In these last few years, we have witnessed an increased Druze resistance to military service and Israel has turned its attention to continuing the same process of annexation with the Christians.
Many recent articles have misleadingly said that Christians wish to integrate into Israeli society. Here, I would like to emphasize my usage of “annexation” and not “integration.”
This is because these laws separate Christian identity as different from Palestinian identity. Full integration into Israel for non-Jews is impossible.
It is possible for individuals to benefit from the short-term material rewards of incentivized conscription but this will never result in integration.
For example: in November 2013, several Druze soldiers (hailing from a community who have served mandatory service in the Israeli army for over fifty years) were for a time not allowed to enter the Dimona nuclear reactor because they were not Jewish.
This is not equal citizenship. This is not integration.
In the last two years, Christians have been increasingly targeted for recruitment to the military through incentives such as money and promises of social welfare programs like education and employment.
The legislation recently passed by the Knesset — by 31 to six votes — explicitly distinguishes Christians and Muslims as separate groups.
The bill expands the public advisory council, which consists of representative groups promoting workers rights, from five members to ten.
The council will now include Christian, Muslim, Druze and Circassian representatives, despite the fact that all Arabs suffer from the same difficulties and discrimination in the workforce.
My organization Baladna is part of a coalition of groups — including some political parties — resisting this legislation.
Many from the 1948 community (Palestinian citizens of Israel) see that preserving our Palestinian identity is our main struggle. Unfortunately, as in neighboring countries, the Palestinian community has not been immune to the phenomenon of sectarianism.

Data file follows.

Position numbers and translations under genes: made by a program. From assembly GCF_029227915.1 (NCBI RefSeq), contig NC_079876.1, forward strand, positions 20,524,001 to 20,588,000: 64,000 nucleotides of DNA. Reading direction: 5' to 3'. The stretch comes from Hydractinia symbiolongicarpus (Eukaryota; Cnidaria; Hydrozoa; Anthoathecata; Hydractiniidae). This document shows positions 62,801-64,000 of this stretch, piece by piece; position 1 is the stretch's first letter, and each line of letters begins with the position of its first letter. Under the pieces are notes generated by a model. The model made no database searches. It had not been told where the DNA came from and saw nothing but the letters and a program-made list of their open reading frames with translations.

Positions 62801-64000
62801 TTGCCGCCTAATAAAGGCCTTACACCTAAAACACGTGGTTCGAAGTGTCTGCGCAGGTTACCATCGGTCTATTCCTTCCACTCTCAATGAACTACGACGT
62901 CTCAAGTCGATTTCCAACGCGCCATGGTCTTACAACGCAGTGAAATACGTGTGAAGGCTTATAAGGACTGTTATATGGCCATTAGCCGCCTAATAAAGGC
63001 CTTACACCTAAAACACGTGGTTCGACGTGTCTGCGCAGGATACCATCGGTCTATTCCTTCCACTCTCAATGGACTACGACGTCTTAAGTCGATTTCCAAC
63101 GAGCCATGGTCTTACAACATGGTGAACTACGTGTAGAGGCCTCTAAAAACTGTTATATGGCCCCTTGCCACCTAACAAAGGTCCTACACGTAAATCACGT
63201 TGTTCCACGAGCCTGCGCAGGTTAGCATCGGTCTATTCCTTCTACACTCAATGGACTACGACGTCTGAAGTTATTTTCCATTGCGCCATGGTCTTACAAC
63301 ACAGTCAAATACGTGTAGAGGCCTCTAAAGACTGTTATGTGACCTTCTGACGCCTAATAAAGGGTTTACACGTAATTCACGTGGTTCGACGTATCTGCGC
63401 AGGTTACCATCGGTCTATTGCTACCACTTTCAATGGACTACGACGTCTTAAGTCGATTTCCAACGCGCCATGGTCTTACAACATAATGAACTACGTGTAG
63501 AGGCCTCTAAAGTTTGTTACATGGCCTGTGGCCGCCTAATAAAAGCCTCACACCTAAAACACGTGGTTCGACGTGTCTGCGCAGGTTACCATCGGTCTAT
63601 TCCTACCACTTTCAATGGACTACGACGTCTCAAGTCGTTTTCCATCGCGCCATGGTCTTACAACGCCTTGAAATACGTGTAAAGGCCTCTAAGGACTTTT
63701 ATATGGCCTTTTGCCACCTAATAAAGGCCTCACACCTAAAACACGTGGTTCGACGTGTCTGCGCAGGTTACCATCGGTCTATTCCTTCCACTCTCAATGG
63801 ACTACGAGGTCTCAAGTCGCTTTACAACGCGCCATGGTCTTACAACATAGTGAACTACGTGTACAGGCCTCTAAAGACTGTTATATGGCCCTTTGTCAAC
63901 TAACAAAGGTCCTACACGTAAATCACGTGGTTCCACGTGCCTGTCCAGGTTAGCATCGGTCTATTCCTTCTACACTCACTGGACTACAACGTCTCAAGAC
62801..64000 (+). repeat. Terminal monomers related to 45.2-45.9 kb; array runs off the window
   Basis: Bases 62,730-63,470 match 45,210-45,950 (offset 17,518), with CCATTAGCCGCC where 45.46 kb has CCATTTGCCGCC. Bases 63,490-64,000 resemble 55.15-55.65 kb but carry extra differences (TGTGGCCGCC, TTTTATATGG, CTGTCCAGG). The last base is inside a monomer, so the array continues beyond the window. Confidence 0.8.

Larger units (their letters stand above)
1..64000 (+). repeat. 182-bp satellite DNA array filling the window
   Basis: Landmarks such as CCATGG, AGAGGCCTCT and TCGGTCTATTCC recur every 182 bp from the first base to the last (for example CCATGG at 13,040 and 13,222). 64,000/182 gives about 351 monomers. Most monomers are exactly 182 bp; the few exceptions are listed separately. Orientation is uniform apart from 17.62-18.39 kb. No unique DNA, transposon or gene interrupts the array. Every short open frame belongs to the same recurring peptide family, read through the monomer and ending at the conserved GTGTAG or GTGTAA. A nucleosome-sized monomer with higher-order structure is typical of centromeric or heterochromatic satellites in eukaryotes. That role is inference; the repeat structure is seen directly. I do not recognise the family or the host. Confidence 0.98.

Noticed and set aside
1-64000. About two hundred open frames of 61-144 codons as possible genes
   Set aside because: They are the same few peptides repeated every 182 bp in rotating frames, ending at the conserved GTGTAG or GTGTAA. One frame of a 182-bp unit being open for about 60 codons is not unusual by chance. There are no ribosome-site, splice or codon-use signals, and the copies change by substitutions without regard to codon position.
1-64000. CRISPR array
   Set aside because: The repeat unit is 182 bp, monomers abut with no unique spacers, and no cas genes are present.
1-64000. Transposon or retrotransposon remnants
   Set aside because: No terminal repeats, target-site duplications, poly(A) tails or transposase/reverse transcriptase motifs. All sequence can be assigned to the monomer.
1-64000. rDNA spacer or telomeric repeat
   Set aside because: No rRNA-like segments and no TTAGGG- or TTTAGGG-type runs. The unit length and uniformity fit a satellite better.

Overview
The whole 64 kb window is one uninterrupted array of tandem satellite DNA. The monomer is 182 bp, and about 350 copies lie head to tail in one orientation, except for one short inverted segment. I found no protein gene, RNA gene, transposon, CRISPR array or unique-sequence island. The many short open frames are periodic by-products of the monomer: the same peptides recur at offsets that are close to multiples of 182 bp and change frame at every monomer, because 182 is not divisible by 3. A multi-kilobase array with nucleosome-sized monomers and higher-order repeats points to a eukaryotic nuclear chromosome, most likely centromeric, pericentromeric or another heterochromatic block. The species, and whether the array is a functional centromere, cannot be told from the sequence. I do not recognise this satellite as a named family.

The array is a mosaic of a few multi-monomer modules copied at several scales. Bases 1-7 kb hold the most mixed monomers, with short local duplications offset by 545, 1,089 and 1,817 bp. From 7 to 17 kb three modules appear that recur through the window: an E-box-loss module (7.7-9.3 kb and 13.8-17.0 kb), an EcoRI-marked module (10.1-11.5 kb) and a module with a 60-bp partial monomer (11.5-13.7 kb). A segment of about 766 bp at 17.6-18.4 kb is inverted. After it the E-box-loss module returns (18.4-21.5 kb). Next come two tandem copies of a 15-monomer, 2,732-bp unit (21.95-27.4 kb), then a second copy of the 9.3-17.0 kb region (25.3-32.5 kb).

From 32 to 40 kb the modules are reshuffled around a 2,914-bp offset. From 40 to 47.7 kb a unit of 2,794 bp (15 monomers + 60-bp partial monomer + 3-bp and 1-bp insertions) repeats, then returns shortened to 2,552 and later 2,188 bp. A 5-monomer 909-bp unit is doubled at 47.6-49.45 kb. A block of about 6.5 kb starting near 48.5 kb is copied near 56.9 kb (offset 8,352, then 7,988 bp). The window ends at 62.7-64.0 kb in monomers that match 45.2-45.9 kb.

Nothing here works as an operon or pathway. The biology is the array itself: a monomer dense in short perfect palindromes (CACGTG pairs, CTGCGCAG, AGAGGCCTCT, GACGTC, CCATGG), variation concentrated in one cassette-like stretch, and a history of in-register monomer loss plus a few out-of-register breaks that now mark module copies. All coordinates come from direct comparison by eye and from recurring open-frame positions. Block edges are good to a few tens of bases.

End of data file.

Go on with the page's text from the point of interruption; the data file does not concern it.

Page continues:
Sectarianism is further provoked by the “divide and rule” policies of the state which refuse to recognize us as a single Palestinian minority, avoid police intervention in cases of violence against Arabs and consistently discriminates against us in many other ways.
Participating in a military that commits egregious crimes against our own people in Gaza, the West Bank and inside Israel, will not improve the circumstance of Palestinians. Participating in the military apparatus fractures our identity and contributes to an immoral system that abuses the rights of our own people.
Participation will not even significantly benefit the lives of the individuals who chose to serve. Yes, the incentives may be appealing but do not confer the rights of full citizenship.
The rewards will be temporary and short-lived while the repercussions will be devastating to Palestinian society as a whole. We have already lost our homes and our lands; it is necessary that we maintain our Palestinian identity.
Luckily, we are not alone in our opinion. Very few individuals support so-called “Christian integration” and these individuals are loud and supported by the government and its security services. They certainly do not represent the Palestinian Christian community.
All Palestinians want the full realization of their rights. However, this system in which marginally more rights can be achieved by military service and acceptance of sectarian identity will never result in full rights for any of us.
Nadim Nashif is director of Baladna, the Association for Arab Youth.